From Chris Mele, executive editor of the Pocono Record:
Planning for our special 9/11 coverage started as early as May. We met as a staff to discuss stories, concepts and themes. We placed house ads in print and online to solicit stories from readers, asking them about their recollections of that day – regardless of where in the world they were.
The responses were overwhelming. We heard from rescuers, World Trade Center workers, victims’ relatives and from readers who just wanted to share their stories of what they were feeling and experienced that day.
My marching orders to the staff was this: Whatever we do, we have to look and feel distinctly different from our normal selves and we have to stand out from the competition on the newsstands. That the anniversary coincided with a Sunday gave us a unique opportunity to capture a larger audience and to go deeper in our coverage.
The end result was a rousing success. We produced a special ad-free 12-page section we themed: “Our Losses. Your Stories. We Remember.”
As home to thousands of New York City transplants and commuters, we knew how important his anniversary was.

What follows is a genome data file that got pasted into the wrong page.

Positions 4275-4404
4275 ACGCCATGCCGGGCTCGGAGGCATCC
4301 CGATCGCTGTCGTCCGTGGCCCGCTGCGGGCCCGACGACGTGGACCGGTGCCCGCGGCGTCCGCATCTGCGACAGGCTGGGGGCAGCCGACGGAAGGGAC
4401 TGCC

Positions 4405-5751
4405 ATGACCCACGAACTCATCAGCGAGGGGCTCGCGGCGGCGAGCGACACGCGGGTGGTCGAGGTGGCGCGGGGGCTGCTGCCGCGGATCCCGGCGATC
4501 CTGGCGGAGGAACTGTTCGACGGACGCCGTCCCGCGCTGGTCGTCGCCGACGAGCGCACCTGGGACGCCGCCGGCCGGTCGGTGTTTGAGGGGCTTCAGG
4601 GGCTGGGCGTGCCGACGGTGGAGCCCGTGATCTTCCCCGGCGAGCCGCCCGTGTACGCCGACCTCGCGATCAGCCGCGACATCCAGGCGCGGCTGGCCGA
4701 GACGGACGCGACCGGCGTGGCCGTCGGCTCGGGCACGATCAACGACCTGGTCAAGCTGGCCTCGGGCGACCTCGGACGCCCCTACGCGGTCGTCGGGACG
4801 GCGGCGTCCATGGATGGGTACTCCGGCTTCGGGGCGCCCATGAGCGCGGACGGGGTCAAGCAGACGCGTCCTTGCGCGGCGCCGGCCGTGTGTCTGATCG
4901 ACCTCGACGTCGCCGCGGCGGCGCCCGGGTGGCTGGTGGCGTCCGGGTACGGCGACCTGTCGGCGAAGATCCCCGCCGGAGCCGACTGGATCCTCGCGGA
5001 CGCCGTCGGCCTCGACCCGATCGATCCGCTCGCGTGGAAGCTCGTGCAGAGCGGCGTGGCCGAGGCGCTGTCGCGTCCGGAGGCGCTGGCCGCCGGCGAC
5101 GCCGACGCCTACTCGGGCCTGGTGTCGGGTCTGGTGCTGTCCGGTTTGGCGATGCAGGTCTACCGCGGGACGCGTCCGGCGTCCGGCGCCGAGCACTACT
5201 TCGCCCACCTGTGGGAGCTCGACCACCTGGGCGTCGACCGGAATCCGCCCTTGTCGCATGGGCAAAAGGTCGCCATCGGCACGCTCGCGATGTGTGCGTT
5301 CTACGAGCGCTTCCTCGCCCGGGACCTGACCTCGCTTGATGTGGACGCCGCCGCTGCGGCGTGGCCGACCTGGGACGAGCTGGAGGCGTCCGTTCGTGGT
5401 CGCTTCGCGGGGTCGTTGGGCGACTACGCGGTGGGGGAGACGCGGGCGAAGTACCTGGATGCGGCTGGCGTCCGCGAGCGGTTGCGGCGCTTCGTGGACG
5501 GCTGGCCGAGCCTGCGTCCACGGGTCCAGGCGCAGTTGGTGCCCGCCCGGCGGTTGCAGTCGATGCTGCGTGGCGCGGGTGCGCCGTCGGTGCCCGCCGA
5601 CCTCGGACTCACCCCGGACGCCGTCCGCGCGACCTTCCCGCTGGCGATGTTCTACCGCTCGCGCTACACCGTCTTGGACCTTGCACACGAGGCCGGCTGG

Designer Andrea Higgins’ headlines, pacing and gray scale background struck just the right tone. Her design captured the quiet reverence and dignity the observance commanded. Her A1 cover was, in my opinion, in the top 1 percent of newspaper covers in the country. I can say this having looked Sunday at 633 of them at www.newseum.com front page link.
The section was packed with local stories of losses, near-misses, heartbreak and salvation. Most of the stories were written by reporter Andrew Scott, who did a spectacular job. Andrew’s stories were powerful, moving testimonials. They were gripping but never maudlin. He displayed extraordinary sensitivity and yet was unflinching in the details of his stories.
View the collection of stories.
Our inside B1 section was our customary Sunday page one and contained “harder” 9/11-related news stories. For Sunday for Monday, we covered eight different memorial services with a story round-up and a photo page.
In the end, we brought home and to life the stories of our neighbors on an important national anniversary. The staff performed a true community service.